Canadians’ focus on healthy eating has been a top priority for years and consumers have capitalize on the wealth of available health information. Today, consumers often view their health choices as an extension of their values and beliefs.
But how do consumers define what is healthy to eat or drink? The answer to this question has evolved over the years from individuals solely focused on specific nutrients for nourishment to re-evaluating and elevating their understanding of mind and body benefits—for example, energy, mind or sleep. In addition, the pandemic has brought to the forefront lifestyle concerns and work-life balance demands, with big issues such as environmental safety, polarizing political views and climate change seeming inescapable at times. And according to Ipsos’ latest Canada CHATS 2022 Trends Report, one-in-five food and beverage choices made by consumers is motivated by the need for something healthy and nutritious. In fact, demand for healthy options is up more than seven percentage points, when compared to the pre-pandemic 2019 period.
To better understand consumers’ approaches to healthy eating, here are three big health insights from this year’s Trends Report:
1. The broader shift toward holistic health doesn’t negate the importance of nutrient density
With almost two-thirds of adults (64%) reporting to always or regularly consult on-package product information, the evaluation of quantities of specific nutrients (good and bad) continues to be table stakes for brands that wish to position themselves as relevant to consumers and their health aspirations.
Top food labels such as Made in Canada, Best Before (date), All Natural, No Artificial Additives or Ingredients and Low Sugar, reflect consumers’ demand for details related to product sourcing, freshness and pureness. And according to the report, the fastest-rising food labels of importance reveal that consumers are prioritizing organic, protein and local sourcing.
2. Quest for benefits
Focusing on benefits that aid current well-being, future condition management, and prevention is a tremendous opportunity for innovation. More than a third of consumers (36%) report to have a dietary restriction or sensitivity that impacts their food and drink choices. Further, a rising share of food and beverage items (+10% versus 2019) are selected because they provide a specific mind-body benefit; this is led by weight control, digestive health, immunity support and augmenting mental focus and concentration demands.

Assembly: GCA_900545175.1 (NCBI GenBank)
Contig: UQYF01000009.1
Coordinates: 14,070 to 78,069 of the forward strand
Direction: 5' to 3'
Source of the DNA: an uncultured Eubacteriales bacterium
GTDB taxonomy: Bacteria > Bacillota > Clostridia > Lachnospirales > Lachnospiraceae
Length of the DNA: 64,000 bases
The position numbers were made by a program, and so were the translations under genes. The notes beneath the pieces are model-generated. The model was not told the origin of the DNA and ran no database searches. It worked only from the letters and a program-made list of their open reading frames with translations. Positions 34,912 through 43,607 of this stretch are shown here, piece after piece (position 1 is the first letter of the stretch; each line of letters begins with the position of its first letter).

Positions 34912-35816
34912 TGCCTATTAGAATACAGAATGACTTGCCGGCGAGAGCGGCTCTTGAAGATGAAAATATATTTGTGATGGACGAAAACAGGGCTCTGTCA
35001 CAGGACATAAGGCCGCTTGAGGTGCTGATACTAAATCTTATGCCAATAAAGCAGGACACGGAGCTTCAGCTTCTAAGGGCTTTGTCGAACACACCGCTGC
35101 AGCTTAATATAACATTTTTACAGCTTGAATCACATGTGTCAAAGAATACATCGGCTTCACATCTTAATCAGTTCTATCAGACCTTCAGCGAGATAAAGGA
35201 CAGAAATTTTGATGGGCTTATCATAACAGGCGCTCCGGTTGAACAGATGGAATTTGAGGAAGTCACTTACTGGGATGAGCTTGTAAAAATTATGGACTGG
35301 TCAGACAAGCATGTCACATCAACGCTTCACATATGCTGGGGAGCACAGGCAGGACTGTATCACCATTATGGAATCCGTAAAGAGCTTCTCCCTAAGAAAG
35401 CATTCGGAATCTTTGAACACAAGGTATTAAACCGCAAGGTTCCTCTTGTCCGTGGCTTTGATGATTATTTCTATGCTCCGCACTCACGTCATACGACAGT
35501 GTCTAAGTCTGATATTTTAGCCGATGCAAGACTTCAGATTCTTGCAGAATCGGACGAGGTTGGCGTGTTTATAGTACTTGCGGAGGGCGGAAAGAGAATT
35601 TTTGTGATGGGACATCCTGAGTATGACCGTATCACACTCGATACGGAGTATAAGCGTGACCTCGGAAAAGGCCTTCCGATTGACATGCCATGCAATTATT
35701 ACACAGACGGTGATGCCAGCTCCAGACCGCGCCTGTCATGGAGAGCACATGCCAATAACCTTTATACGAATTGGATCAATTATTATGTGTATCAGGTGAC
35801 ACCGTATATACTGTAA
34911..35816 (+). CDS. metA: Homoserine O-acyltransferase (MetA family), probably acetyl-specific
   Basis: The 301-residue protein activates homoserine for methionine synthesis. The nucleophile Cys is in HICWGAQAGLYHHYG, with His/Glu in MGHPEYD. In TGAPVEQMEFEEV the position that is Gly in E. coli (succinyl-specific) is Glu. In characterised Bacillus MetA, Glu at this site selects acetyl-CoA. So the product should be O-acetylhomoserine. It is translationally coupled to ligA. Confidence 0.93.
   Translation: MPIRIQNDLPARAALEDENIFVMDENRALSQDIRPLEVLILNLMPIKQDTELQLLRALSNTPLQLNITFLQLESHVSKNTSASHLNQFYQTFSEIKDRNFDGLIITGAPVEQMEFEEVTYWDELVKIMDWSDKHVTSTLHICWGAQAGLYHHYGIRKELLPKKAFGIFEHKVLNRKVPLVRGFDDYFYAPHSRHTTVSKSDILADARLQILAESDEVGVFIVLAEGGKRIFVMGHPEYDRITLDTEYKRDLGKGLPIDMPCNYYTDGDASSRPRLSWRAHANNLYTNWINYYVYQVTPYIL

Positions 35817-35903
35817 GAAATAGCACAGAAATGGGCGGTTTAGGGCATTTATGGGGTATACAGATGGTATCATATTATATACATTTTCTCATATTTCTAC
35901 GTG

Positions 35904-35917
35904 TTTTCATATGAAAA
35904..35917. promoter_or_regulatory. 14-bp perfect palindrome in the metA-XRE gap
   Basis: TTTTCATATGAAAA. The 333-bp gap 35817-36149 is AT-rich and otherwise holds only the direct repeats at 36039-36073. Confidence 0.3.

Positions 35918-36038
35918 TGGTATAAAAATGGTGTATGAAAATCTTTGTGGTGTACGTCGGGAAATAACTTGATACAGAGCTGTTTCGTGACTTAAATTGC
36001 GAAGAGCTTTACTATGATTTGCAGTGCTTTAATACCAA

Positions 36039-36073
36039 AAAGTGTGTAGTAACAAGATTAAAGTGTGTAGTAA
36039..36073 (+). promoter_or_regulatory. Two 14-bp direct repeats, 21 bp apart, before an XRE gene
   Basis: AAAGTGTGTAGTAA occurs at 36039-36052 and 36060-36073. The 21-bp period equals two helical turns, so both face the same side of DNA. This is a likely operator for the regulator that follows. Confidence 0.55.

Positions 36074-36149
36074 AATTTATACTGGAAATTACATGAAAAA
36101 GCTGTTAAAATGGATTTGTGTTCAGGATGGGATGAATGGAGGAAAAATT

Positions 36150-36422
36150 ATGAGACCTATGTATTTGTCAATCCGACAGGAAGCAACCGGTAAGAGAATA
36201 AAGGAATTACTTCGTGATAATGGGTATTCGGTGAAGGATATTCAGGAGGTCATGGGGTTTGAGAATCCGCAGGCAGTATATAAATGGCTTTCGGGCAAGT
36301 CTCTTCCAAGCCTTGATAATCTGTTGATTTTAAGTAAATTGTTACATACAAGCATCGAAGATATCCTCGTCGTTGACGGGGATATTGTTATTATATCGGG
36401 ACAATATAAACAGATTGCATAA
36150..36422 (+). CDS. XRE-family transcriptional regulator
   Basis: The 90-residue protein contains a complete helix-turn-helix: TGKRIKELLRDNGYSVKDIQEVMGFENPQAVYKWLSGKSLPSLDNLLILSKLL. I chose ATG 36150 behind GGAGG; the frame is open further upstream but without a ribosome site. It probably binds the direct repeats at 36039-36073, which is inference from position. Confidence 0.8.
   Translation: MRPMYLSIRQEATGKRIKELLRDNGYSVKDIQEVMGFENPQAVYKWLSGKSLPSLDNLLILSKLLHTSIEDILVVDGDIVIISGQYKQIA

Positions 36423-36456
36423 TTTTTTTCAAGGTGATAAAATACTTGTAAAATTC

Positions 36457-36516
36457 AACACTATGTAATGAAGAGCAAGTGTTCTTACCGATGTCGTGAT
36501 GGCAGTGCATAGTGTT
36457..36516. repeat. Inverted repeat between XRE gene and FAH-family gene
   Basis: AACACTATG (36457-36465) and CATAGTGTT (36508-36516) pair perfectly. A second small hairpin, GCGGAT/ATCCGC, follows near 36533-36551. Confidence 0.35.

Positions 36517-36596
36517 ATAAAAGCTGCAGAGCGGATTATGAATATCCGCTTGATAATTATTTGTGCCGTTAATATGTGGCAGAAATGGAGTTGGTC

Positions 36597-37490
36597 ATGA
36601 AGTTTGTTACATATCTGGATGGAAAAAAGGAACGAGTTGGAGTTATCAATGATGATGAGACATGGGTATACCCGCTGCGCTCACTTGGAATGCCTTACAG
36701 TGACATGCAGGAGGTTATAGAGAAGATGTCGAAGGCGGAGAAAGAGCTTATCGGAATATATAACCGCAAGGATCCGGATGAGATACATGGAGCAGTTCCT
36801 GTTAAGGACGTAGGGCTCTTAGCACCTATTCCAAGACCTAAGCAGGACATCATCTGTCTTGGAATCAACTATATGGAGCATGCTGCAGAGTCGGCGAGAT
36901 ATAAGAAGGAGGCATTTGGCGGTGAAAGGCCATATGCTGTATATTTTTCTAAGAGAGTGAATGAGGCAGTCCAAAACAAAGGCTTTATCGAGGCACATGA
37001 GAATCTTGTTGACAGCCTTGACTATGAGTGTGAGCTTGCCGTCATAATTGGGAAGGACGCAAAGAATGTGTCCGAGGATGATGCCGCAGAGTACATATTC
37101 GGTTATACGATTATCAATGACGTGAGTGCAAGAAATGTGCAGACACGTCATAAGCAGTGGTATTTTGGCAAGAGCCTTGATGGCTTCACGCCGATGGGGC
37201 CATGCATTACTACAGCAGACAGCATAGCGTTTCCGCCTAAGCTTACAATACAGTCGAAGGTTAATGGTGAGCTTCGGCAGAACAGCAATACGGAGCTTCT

Opportunities abound for companies that possess the knowledge and nimbleness to communicate ingredient health benefits and help consumers be at their best.
3. Re-prioritizing customized eating regimes
As consumers embrace information and the technologies that help them set and track personal goals, there will continue to be more adherence to specialized diets and personalized eating regimes. In fact, close to one-in-three adults (30%) report to follow diets—such as vegetarian, flexitarian, vegan, pescatarian and reduced-calorie regimes—that support lifestyle needs, goals and beliefs.
And rising demand for plant-based protein options are strongly developed among both females and younger cohorts between the ages of 18 to 34 years old. Whether consumers’ focus is on replacing or reducing their intake of meat products, rising interest in plant-based products will undoubtedly play a large role in the future of protein consumption.
Other shifting habits are being fuelled by “eating clean” demands. These include more cooking at home and keeping well-stocked pantries. These behaviours provide consumers with a degree of control and on-hand choice to thwart impulsive decisions. In fact, beyond the cost savings, more than half of meal preparers (52%) report that they cook at home because it is healthier.
Consumers’ interest and involvement in their daily food choices presents a unique opportunity for retailers, manufacturers and foodservice operators to communicate nutrition benefits, curate specific dietary options and delight consumers with fresh, authentic and less processed product offerings that meet both Canadians’ cultural need for foods that can be discovered and shared, as well as fit into the holistic health framework.
This column appeared in Canadian Grocer's March/April 2022 issue.